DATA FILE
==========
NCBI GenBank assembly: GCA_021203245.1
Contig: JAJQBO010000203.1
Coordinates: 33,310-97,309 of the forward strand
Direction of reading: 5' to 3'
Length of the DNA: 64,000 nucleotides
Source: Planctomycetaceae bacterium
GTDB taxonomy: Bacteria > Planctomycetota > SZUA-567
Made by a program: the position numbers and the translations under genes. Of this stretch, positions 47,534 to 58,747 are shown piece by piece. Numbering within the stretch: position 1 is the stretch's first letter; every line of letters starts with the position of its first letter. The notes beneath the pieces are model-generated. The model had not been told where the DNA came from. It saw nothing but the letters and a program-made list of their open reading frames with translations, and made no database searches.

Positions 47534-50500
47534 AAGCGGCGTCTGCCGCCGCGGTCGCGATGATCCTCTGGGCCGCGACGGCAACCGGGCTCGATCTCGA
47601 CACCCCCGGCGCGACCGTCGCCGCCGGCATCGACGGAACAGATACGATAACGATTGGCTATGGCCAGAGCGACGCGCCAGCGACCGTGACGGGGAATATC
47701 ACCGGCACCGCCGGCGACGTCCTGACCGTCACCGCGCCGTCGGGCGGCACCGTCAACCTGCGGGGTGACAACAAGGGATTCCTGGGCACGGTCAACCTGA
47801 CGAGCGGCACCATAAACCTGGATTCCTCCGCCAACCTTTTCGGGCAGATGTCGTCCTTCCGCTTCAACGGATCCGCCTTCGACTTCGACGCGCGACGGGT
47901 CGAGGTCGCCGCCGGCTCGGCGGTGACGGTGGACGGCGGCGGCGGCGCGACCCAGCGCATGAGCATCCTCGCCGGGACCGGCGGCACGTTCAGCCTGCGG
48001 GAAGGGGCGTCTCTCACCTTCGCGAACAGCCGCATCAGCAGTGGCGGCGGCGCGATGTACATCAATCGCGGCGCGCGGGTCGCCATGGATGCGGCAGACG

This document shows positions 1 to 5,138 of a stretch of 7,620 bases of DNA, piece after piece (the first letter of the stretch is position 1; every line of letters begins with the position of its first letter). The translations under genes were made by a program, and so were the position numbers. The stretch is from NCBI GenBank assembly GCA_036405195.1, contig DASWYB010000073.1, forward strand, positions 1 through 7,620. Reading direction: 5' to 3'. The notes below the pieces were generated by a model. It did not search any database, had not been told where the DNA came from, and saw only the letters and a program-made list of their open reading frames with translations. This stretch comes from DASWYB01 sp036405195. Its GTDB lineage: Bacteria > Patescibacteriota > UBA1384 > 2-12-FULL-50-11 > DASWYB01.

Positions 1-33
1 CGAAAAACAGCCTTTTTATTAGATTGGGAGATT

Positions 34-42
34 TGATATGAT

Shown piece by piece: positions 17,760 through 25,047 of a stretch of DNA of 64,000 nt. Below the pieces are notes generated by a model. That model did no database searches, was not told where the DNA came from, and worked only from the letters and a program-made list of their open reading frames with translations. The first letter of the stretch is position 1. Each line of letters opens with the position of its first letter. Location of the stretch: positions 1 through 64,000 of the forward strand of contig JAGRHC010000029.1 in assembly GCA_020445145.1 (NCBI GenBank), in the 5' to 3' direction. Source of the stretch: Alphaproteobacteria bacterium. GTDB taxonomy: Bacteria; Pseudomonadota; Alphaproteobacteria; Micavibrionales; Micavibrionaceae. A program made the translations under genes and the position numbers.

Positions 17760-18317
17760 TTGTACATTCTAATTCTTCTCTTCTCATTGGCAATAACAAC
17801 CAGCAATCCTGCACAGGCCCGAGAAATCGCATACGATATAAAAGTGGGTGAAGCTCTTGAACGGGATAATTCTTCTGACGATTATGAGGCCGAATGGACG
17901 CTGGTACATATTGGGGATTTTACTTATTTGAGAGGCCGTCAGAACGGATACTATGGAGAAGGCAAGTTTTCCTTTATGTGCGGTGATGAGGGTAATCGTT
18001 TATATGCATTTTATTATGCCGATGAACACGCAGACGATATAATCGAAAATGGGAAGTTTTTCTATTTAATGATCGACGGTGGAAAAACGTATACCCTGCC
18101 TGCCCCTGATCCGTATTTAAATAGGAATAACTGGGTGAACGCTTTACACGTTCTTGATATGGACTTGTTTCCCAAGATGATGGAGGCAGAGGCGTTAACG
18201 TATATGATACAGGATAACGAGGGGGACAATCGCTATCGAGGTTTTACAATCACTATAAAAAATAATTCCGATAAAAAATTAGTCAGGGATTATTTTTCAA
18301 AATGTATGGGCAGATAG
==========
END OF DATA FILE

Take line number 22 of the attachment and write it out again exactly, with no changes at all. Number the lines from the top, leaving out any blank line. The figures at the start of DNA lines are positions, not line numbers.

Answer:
Positions 17760-18317